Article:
Here's a short piece I recently wrote about curiosity, and how it applies to kids' experiences at summer camp:
You’ve heard about curiosity killing the cat. And about Pandora, whose curiosity released evil into the world. But the more I think about it, the more I believe that curiosity is one of the most positive human characteristics—one we should try to develop in our children, and in ourselves.
Think about the powerful role it can play in the classroom, motivating students to learn, to pay attention, and to work hard. Think about the powerful role it can play in parenting, allowing us to look beyond our child’s actions to what’s actually motivating their behavior, so we can be more effective in the discipline process (which is all about teaching).
Recently I became curious about curiosity and decided to see what science has to say about the subject. The Carnegie-Mellon researcher George Loewenstein defines “curiosity” pretty simply: it’s when we feel a gap “between what we know and what we want to know”. In this gap, the want motivates us to seek, to persist, and to learn. We feel an eagerness and an inquisitiveness mixed together to know more, and we typically keep chasing it down to quell that drive. Some people have compared it to an itch we need to scratch.
What I found most interesting is that curiosity activates the learning centers, the memory centers, and the reward centers of the brain. When these different areas of the brain are active, we can learn more and remember more, then be chemically rewarded for our spirit of inquiry. Basically, the anticipation we feel between wanting to know and starting to know makes us more receptive to learning and causes us to feel pleasure in the chase.
I’m curious about how you might feel about your kids and curiosity these days. When are they most curious? Does school invoke their curiosity? Or squash it? Do they have the time or inclination for a spirit of inquiry?
I’ll tell you that when I’m observing kids and counselors at camp, I see curiosity continually emerging. Being in an environment away from their typical lives, away from technology, and immersed in nature that is always changing and even unpredictable, kids have the time, space, and natural inclination to explore and discover. Further, kids at camp curiously anticipate, on a daily basis, what wildlife they’ll see, what goofy things their counselors have planned, what challenges lie ahead, etc.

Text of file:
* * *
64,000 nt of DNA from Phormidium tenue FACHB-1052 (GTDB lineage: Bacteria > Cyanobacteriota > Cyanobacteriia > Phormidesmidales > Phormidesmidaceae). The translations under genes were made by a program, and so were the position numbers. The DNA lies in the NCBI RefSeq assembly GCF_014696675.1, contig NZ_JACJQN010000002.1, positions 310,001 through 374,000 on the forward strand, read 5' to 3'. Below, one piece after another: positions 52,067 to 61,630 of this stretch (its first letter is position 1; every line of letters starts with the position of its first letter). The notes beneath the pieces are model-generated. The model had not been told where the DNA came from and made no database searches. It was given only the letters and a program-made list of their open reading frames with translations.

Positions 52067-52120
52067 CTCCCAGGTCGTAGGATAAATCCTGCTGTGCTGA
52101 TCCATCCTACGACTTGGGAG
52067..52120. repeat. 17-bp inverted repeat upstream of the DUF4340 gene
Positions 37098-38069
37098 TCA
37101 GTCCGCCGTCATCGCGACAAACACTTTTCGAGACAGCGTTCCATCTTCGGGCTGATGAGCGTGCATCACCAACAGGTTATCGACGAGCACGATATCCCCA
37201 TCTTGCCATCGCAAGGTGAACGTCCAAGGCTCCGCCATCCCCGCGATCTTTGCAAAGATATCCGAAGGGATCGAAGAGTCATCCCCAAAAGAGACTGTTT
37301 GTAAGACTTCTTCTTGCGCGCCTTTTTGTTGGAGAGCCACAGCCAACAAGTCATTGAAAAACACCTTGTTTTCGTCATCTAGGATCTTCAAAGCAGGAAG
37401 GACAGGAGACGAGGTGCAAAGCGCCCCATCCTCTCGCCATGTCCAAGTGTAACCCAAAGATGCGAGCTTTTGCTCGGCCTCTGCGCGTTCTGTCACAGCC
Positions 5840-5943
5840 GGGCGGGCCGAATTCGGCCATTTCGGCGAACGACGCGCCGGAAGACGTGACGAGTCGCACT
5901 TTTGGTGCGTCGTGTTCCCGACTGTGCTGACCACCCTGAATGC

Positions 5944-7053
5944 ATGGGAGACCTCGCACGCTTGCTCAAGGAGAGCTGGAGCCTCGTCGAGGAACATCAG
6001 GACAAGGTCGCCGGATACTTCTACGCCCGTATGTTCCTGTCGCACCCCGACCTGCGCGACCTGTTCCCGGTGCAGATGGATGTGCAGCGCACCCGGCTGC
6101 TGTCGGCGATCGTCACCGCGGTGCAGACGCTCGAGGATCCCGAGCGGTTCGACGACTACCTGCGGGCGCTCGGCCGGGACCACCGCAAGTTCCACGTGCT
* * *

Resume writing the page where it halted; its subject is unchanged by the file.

Since we know that curiosity makes us better able to learn, I wonder if this environment, where curiosity runs wild, is part of why kids learn so much more about themselves, and their social and emotional intelligence can take significant leaps in the weeks they’re at camp.
The research on curiosity supports this speculation. Studies show that when the “curiosity switch” gets flipped on, a person’s brain becomes more receptive—not only to learning about the subject the person was initially curious about, but to learning in general. So when kids at camp become curious about how to, for example, bait a hook or sail a boat, their brains become more capable of learning all kinds of other important lessons regarding relationships and resilience and even self-understanding. (Sneaky, huh?)
Watch for ways right now to incite curiosity in your kids as they think about camp this summer. Ask them questions about their camp counselors, activities, and friends. The anticipation of wondering and sitting in that gap between what they know and what they want to know will give them pleasure as they count down the days until it’s time to go to camp. Then the real learning can begin.
 Loewenstein, G. (1994). The psychology of curiosity: A review and reinterpretation. "Psychological Bulletin," 116(1), 75-98.
 Gruber, M. J., Gelman, B. D., & Ranganath, C. (2014). States of Curiosity Modulate Hippocampus-Dependent Learning via the Dopaminergic Circuit. Neuron.